Hi, I’m Volute, and with my partner Ygwee, who does the gamedesign, we’ve participated in the 7DRL for the second time. Last time we did Depths of Tuzua, an attempt of a multiplayer rogue-like. Implementing the multiplayer aspect took a lot of time and we weren’t able to add the features we had in mind. We didn’t do a multiplayer game this time.
The other thing that was different from last time is that we worked with Pixelatedcrown, who did the pixel art. I usually do the graphics and it was awesome not to have to worry about them at all and focus only on adding features. It saved us a lot of time.
Here’s the game we did: Lava Walker
It’s a rogue-like with RPG elements where you play on an hex grid. You have a quest: you need to save your village from an evil dragon who’s raising an army in a volcano. The volcano is surrounded by lava, and the only way to go there and fight the dragon is to find an ancient relic that enables humans to walk on lava. Your quest will take you to 4 areas, 3 of them being ancient worlds populated by several families dangerous beings. You’ll loot more and more powerful stuff. You’ll be able to trade for arrows and potions with the locals, and also for magic spells. There are 9 of them, but you can equip only 3 at the same time, so you have to make a choice.
We initially wanted to have a world that changes depending on what the player does, we wanted to implement a minimal artificial intelligence for the NPC so that they’re affected by the player’s decisions, but we quickly realized that it wouldn’t be possible in such a short time frame. Maybe in an extended version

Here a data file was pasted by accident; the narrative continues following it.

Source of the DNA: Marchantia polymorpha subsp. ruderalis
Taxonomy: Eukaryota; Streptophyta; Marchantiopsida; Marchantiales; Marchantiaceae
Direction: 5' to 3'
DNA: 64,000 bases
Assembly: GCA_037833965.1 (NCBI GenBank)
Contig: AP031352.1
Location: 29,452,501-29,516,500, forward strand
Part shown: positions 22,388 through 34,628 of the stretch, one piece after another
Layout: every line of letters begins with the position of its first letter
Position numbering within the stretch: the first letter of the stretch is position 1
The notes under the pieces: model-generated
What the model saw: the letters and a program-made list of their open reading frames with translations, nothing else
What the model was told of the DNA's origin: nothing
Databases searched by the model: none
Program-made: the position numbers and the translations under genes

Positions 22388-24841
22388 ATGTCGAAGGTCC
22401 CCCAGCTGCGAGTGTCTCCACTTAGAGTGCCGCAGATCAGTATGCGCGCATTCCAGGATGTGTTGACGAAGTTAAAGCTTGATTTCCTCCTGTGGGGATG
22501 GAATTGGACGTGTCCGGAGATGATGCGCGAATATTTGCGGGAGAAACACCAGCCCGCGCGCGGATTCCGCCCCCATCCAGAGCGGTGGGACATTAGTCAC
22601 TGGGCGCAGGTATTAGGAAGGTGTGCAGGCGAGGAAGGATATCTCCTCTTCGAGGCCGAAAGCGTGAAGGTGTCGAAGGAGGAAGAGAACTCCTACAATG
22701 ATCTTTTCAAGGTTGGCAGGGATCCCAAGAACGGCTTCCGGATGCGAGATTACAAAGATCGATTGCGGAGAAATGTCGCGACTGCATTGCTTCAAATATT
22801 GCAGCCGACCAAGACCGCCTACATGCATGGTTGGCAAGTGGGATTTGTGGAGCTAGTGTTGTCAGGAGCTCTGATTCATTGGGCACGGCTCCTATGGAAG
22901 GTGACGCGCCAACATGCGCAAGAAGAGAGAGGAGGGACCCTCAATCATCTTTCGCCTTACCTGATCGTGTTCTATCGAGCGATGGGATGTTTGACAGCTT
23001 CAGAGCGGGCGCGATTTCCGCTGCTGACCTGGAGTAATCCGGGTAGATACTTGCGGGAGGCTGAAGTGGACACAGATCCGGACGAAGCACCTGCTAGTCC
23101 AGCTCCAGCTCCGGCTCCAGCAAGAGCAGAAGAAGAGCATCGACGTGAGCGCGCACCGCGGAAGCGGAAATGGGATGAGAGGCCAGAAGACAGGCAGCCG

Other than that, everything went very well. We try to participate in a lot of jams and it’s starting to pay off. My developpment speed has vastly improved and I’m able to keep my focus over longer periods of time. In the last 7DRL, I learned how to make a basic procedural dungeon generation, and it saved me a lot of time this year. In another jam (Ludum Dare), I learned how to make a procedural map generation based on perlin noise, which also helped me.
I used a lot of collaborative diffusion. It was quick and helpful in many ways: pathfinding, light diffusion, spawn of monsters around a dungeon, NPC placement… I wish there was more to read about it on the internet, it seems like an interesting concept. I’ve only been able to use it for basic stuff so far.
Another thing that saved development time is using Flash. It’s a great prototyping tool. Building UI is something I don’t like to do, because there’s a lot of graphic assets manipulation and placement, but Flash makes it quick and painless. Put everything in a Movieclip and you’re good to go
A thing that went wrong is that I develop a custom system for managing the tilemap in order to avoid lag and memory issues on big maps, and this system proved tedious when I wanted to add small animations for the spells that move the player (sprint, charge…).
It was a great experience to participate in the 7DRL again and we hope you’ll like the game!